Posted on 06 Jan 2020
The FTSE All-World Index rose 24% over 2019, its best year since 2009. US stocks closed 2019 with their strongest annual gains since 2013. European shares rose 26% over the year, their largest annual gains since the introduction of the euro in 1999. In the UK, the FTSE 100 of larger companies recorded its biggest annual gains since 2016, while the FTSE 250, seen as a better reflection of the UK economy, surged 25% for the year in its best performance since 2013. Chinese stocks ended the year over 34% higher, their best run since 2014, while Australian stocks recorded their strongest annual gain since 2009, rising 18% over the year.
While global stocks rose on the first day of trading in the new year, they slid as geopolitical tensions rose sharply after the US used a drone to kill Iran's top military leader, Qasem Soleimani, in Iraq. Meanwhile, oil prices rose, as did safe haven assets such as gold, bonds and the Japanese yen.
The FTSE 100 rose 0.5% over the fortnight. The IHS Markit/CIPS purchasing managers’ index for the manufacturing sector sank to 47.5 in December, compared to 48.9 in November. This indicates that manufacturing activity is shrinking at the fastest rate for seven years. The IHS Markit/CIPS purchasing managers’ index for the construction sector dropped to 44.4 in December from 45.3 in the previous month.
The S&P 500 closed the two-week period 0.6% higher. Having started the new year with a fresh record high, the S&P 500 subsequently slipped on news of the killing of Iran’s top military leader. Minutes of the latest FOMC policy meeting showed that Federal Reserve appeared more confident in their stance on interest rates, noting that risks to the global economy were easing and considering the possibility that the US labour market could get even better. The ISM manufacturing purchasing managers' index fell to 47.2 in December 2019, from 48.1 in November and the lowest reading since June 2009.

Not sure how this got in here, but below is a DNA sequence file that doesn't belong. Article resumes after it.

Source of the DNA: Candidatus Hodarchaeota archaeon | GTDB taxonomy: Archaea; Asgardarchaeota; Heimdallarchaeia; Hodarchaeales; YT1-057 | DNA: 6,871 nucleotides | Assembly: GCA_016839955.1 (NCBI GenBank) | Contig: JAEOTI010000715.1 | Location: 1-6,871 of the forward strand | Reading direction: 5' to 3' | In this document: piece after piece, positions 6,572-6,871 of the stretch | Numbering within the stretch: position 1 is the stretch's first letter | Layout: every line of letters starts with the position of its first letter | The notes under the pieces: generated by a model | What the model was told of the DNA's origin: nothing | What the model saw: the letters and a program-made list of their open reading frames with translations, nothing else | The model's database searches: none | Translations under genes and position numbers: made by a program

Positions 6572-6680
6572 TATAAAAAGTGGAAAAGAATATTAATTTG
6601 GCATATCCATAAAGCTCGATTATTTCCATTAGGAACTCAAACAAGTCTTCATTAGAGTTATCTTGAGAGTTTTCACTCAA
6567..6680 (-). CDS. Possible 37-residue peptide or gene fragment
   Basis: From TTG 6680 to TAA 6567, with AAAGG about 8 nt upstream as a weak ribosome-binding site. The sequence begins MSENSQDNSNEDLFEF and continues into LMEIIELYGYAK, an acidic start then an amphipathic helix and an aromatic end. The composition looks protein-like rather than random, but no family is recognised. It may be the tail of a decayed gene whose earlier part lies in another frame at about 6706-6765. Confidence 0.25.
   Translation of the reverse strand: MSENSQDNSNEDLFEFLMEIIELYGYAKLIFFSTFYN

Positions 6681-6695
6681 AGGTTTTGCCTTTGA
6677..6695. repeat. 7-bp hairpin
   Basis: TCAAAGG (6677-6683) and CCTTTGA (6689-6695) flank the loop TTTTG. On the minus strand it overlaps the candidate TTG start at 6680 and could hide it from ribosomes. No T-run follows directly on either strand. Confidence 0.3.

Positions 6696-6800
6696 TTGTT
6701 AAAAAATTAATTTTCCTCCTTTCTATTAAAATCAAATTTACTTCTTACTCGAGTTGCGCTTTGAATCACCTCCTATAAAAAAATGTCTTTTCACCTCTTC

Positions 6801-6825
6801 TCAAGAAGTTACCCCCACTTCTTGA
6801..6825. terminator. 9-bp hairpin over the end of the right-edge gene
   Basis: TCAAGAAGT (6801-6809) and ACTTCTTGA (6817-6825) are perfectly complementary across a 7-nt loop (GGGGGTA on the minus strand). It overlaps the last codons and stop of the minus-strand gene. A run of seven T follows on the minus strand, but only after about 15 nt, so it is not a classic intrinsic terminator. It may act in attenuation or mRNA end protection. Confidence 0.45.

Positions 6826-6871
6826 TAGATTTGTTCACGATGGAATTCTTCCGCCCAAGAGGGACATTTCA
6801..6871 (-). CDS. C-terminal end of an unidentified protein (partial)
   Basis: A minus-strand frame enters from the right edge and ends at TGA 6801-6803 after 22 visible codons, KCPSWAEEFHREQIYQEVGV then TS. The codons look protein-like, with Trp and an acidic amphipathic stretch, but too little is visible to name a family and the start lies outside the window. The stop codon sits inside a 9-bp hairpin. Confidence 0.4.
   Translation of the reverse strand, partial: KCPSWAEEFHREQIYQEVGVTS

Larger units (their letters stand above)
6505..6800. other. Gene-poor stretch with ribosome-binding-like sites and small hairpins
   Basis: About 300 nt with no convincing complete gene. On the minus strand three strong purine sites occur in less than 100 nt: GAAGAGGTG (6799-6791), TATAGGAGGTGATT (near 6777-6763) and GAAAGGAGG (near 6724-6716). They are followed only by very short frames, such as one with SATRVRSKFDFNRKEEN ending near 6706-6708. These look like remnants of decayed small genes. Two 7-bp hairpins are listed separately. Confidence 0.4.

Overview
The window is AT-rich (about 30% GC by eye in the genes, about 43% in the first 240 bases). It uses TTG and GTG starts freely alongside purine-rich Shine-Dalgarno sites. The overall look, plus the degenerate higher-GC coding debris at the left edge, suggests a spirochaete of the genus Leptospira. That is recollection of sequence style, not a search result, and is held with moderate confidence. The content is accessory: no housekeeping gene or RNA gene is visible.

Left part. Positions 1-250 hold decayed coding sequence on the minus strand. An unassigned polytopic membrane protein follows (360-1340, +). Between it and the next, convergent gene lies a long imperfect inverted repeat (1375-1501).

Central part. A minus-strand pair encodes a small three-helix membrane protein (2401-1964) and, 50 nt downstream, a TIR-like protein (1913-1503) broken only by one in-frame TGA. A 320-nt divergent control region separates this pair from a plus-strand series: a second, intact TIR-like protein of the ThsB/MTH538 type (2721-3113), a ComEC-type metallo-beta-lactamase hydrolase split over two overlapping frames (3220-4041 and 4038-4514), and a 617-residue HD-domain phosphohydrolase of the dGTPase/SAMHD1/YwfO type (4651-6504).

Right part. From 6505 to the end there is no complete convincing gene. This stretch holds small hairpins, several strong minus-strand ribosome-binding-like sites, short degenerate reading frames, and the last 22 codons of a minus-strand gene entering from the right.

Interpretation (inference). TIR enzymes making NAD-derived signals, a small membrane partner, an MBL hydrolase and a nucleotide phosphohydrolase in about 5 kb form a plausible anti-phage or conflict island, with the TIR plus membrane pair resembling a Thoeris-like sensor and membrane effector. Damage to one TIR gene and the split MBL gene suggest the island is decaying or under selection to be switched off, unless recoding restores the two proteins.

The FTSEurofirst 300 closed the two-week period unchanged.
The Nikkei 225 slid 0.7% over the two weeks.
China’s central bank started the new year with a move to improve economic growth by pumping $115bn into the country’s financial system. The CSI 300 of Shanghai- and Shenzhen-listed companies subsequently rose to the highest level since February 2018. The Caixin-Markit China manufacturing purchasing managers’ index (PMI) survey for December slipped slightly to 51.5, compared to 51.8in November which was the highest level in three years. China’s official manufacturing PMI, which surveys larger, state-owned companies, held steady at 50.2 in December.
The yield on 10-year US Treasury closed the two-week period at 1.81%, having closed 2019 at 1.91%. The yield on the 10-year German Bund ended the year at -0.19% but closed the two-week period at- 0.29%. By the end of 2019, the total amount of global bonds trading on negative yields had shrunk to $11 trillion, compared to $17 trillion at the end of August.
Heightened geopolitical tensions caused gold to climb to $1,549 an ounce, near to a four-month high. Meanwhile, oil prices moved back above $68 a barrel.